Outside of textbook school mathematics the order of operations is a matter of common law, not constitutional law, and it’s a bad idea to make a federal case out of it on assessments. For example, dinging a student for interpreting $x/2y$ as $x/(2y)$ rather than $(x/2)y$ would be unreasonable; many scientists would do the same thing. If there is any danger of ambiguity we should put the clarifying parentheses in.

 

A few final thoughts:

    • thanks to Brian Bickley for suggesting the topic for this post
    • there’s a nice discussion of the history of order of operations over at the Math Forum
    • and bonus question: do we have to give multiplication precedence over addition? Could we do it the other way around?

New look, new title

I have updated to a new WordPress theme, partly because I thought it was time for a makeover, and partly to see if it would cure some of the problems people have had commenting. In the process I decided to change the title of the blog. My recent writings have been about school mathematics generally, and I hope they are of use to teachers everywhere, whatever their standards. I will still write occasionally about the Common Core, and I will still answer questions over in the forums. I have changed the settings in the forums to allow anonymous posting for people who have trouble logging in. I may have to change that back again if it causes security problems. And, speaking of security, the site has been protected by SiteLock since last summer’s hacking, which means that you will occasionally encounter a captcha screen.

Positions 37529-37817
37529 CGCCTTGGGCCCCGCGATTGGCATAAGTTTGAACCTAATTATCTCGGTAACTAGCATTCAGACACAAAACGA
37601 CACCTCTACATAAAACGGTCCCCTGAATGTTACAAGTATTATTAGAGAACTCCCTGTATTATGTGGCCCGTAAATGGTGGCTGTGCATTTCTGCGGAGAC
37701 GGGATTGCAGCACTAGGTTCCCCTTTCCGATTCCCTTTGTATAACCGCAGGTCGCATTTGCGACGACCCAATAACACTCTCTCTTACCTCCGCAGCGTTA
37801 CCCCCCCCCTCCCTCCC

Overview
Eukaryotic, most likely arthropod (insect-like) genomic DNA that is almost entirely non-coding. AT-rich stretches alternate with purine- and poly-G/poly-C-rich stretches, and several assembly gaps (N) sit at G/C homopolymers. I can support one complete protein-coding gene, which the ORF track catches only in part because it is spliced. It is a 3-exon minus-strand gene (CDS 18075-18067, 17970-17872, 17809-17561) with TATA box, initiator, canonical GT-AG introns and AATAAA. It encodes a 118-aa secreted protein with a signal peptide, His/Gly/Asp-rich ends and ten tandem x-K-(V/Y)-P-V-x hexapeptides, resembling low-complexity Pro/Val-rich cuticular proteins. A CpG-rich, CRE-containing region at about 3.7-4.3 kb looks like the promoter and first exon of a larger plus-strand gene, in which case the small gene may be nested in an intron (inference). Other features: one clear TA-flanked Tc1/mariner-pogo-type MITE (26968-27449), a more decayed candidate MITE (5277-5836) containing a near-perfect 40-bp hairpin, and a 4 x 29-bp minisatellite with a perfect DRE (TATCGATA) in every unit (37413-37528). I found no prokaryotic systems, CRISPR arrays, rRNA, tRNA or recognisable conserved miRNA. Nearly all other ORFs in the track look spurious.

And, by the way, the url mathematicalmusings.org also points to this blog.

Truth and consequences: talking about solving equations

The language we use when we talk about solving equations can be a bit of a minefield. It seems obvious to talk about an equation such as $3x + 2 = x + 5$ as saying that $3x+2$ is equal to $x + 5$, and that’s probably a good place to start. But there is a hidden assumption in there that the equation is true. In the Illustrative Mathematics middle school curriculum coming out this month we start students out with hanger diagrams to represent such equations:

The fact that the hanger is balanced embodies the hidden assumption that the equation is true. It is helpful for explaining why you have to perform the same operation on each side when solving equations; if you take two triangles from the left side you have to take two triangles from the right side as well in order to preserve the balance. This leads to a discussion of how performing the same operation on each side of an equation preserves the truth of the equal sign.

But what happens with an equation like $3x + 2 = 3x + 5$? In this case, the hanger diagram is a physical impossibility: the right hand side will always be heavier than the left hand side. I can imagine that students who have an idea of an equation as “the left hand side is equal to the right hand side” might be confused by this situation, and think this is not a proper equation. Especially when they reduce it to $2 = 5$. Students learn to say that this means there are no solutions, but it’s hard to make sense of that response rule without understanding what’s really going on with equations.